12 ton machinery rolls on ebay any good??
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  1. #1
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    Default 12 ton machinery rolls on ebay any good??

    Has anyone bought the 4 wheel yellow 12 ton machine dolly's that are all over ebay for sell? cost is around 40 bucks each, I would need 4... I have a 36 inch Bullard to move about 150 ft on a good cement floor....Phil

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    Quote Originally Posted by Phil in Montana View Post
    Has anyone bought the 4 wheel yellow 12 ton machine dolly's that are all over ebay for sell? cost is around 40 bucks each, I would need 4... I have a 36 inch Bullard to move about 150 ft on a good cement floor....Phil
    I haven't, but didn't realize there was some many options on there! Looks like they have steel and poly coated steel. Those poly coated skates I borrowed were pretty good, but I would love to try some with the rotating pad.

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    It's a true delight to watch an experienced rigging crew maneuver a machine that barely fits in or out. They've got skates with the rotating pads so they can be re-directed. There might be two forklifts pushing ind different places. And against all expectations the whole thing works without a scratch to the machine.

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    4 skates will get you in trouble. You will hit a high or low in the floor and one will stay behind leaving one corner un supported.

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    Quote Originally Posted by true temper View Post
    4 skates will get you in trouble. You will hit a high or low in the floor and one will stay behind leaving one corner un supported.
    This is exactly what happened to me the other day when moving my lathe. After thinking about it some later, I was thinking maybe I should have used two under the headstock and on under the the light end. The other option is to somehow secure the skates to the bottom.

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    I used 4x of these eBay ones the other day to move a piece of equipment that weighed ~31k

    12T Machinery Mover Dolly Skate 8 Rollers 26400lbs 12 Ton with 360degRotation Cap | eBay

    I had to go ~40ft on smooth concrete floor, I had 3x on the heavy end (secured), and 1x on the 'light' end. They worked, equipment moved into place no problem. The single skate on the light end walked the rubber coating off a couple of the wheels, and another skate bunched up the rubber coating on the wheels and they aren't quite round anymore.

    Pushing was done with a 6k all terrain forklift, had to pick up 4k lbs to have enough traction to push the thing, rubber wheels flat spotted and made out tough to get rolling, once it moved it was just fine.

    I haven't messaged the seller to see if they'll replace the busted up ones or not. You can also see on the swivel pad indentions from the ball bearings in places too. They were for one piece of equipment, to move one time, for that they worked OK, but not something I would want to use anywhere near their stated capacity often.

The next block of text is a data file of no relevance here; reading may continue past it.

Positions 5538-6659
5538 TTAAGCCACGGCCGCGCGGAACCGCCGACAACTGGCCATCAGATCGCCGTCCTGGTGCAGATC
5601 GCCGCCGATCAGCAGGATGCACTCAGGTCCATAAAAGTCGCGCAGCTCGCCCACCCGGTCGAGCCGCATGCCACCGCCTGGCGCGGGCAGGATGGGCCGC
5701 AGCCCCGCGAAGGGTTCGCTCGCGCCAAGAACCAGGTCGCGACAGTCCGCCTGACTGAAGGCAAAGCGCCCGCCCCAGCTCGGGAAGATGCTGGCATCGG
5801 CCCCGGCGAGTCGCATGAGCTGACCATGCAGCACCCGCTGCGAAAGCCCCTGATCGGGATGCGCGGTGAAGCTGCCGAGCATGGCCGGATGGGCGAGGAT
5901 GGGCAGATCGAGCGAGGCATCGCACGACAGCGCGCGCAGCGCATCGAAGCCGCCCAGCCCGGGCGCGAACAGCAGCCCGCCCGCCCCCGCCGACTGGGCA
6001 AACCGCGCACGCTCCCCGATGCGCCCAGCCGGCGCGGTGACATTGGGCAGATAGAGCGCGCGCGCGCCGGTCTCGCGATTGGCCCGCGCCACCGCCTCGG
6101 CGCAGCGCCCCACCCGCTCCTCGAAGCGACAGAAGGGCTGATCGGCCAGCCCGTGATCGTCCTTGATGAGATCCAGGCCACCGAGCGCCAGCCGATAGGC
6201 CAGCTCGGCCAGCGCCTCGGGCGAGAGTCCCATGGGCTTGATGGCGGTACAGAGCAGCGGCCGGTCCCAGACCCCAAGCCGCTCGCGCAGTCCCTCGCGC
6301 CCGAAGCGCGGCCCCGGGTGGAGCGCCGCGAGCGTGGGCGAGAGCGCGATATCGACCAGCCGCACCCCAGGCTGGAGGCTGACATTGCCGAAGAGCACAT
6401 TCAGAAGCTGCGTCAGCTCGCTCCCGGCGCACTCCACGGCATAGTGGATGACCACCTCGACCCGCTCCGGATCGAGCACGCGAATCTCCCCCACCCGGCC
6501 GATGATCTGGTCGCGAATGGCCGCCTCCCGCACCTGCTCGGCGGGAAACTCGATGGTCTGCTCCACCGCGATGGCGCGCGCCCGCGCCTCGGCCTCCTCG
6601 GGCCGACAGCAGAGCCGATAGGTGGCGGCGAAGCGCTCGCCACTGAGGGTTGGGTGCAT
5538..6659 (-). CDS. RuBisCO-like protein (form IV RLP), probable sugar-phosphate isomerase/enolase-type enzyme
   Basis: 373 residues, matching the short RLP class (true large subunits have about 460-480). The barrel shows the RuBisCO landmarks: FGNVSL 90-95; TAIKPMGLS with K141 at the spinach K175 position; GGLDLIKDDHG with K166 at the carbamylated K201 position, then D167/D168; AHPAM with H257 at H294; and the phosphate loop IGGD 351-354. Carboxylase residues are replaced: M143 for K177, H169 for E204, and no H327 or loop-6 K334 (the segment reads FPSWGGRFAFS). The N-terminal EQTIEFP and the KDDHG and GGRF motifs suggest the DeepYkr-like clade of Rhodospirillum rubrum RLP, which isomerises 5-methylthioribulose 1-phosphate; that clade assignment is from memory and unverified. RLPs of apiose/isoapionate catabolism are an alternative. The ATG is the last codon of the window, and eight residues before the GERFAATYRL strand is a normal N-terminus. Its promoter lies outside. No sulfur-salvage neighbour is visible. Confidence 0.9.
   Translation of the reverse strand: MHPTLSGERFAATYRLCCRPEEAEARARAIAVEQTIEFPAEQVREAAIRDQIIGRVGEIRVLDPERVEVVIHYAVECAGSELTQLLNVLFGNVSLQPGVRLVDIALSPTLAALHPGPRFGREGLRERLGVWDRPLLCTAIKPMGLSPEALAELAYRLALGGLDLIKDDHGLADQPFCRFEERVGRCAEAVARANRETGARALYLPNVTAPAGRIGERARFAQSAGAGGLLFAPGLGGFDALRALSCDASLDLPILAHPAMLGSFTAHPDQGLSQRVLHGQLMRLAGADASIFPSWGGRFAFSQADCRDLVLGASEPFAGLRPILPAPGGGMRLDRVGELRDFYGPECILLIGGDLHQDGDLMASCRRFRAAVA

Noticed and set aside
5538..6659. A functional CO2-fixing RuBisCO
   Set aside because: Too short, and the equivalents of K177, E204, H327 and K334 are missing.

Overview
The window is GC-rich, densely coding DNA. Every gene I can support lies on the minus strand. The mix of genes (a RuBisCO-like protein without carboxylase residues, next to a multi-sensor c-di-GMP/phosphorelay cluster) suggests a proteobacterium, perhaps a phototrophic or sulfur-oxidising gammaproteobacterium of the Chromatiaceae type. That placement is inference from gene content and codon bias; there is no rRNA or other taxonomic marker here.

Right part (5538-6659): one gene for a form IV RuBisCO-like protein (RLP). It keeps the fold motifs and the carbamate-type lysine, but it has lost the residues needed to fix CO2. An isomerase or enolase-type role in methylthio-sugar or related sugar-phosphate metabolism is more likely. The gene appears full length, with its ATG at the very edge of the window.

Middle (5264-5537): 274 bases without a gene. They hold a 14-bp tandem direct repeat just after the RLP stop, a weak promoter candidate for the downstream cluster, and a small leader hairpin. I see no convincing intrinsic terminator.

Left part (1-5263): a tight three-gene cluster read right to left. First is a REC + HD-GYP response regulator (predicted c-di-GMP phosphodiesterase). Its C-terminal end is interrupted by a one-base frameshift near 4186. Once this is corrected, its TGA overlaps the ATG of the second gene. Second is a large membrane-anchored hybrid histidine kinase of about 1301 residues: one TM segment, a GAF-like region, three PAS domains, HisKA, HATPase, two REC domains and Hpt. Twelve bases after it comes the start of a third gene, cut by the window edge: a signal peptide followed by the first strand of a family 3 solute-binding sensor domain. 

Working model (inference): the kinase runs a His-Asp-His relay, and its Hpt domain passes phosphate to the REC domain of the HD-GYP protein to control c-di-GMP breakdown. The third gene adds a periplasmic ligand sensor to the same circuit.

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    My friend and I have a fair number of these skates now. I think six of the 6 roller, and he just added 4 of the 8 roller for work. We have moved quite a few pieces with them, including the core of an HBM that weighs about 15-16,000 and was pushed and pulled with a forklift. I moved an 8500# VMC by myself with three of them, about 10 feet to a doorway, then at the unloading end spun it around and backed it in about 10 feet. Nothing but a 2x4 and the skates. Manually repositioned and then towed a 5500# lathe and a 4500# EDM about 20 feet there. Granted, we have not gone hundreds of feet with them, but they have worked very well. You may want to get two fixed-top and two swivel-top, to give you steering options. If they are all swivel top, you will spend all your time managing ones that want to go astray

    That said, they are Chinese, and realistically I would derate their capacity by 50%. We have the poly wheel ones, which are nicely forgiving of cracks and debris on the floor. They will take a set if left with a load on them (we've left stuff on them at least a month). But because the rollers are independent, stagger the flat spots and use them again and they level out. As with most bargain stuff, just don't expect them to last forever!

    BTW, the other thing you MUST have to go with these is a pair of hydraulic toe jacks. Again, derate their capacity by 50% and you will be quite happy (and hopefully safe). Obviously you must always be cautious when doing any rigging, especially when using material with unknown quality.

    skates1.jpg

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    Wow, I have used all sorts of rollers over my lifetime and would never consider any of that cheap shit. I'd rather roll it on pipes than chance injury or machine damage.
    Was making a service call at a shop one day and they were having a new VMC delivered. 10 tons and it was being pulled through the shop by one guy.
    Check out the Hilman Tri Glide roller system, 3 point contact so you never loose a skate and their toe jack is awesome.
    Quality doesn't come cheap, but every time you need to use it it pays for itself again. Mine are rated for 12 tons, more than I'll ever need. Best investment I ever made.
    But if your bent hell on cheap Chinese rollers, check out their cutting tools to. Probably all you really need anyway. LOL

    Mr Bridgeport

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    I have 3 of the 6 ton version and they work. Just used them to move a mill, safe and bandsaw. Even with 3, one can slide out if you are asleep at the wheel... no big deal, just kick it back under and keep going. I am here in town..you can look at them or borrow if you want.

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    Quote Originally Posted by true temper View Post
    4 skates will get you in trouble. You will hit a high or low in the floor and one will stay behind leaving one corner un supported.
    Yep, always use 3 points.

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    If the thing being moved is rigid like the base of a safe, and you go over expansion joints, even 3 can leave you with one coming out from under. Along with the usual stuff, I have found some thick leather scraps to be invaluable... put those between skate and machine, and your skate will stay put. Also good for putting on a slick floor for good purchase for leverage pry bars. Or to use as packing to keep things from rubbing, etc.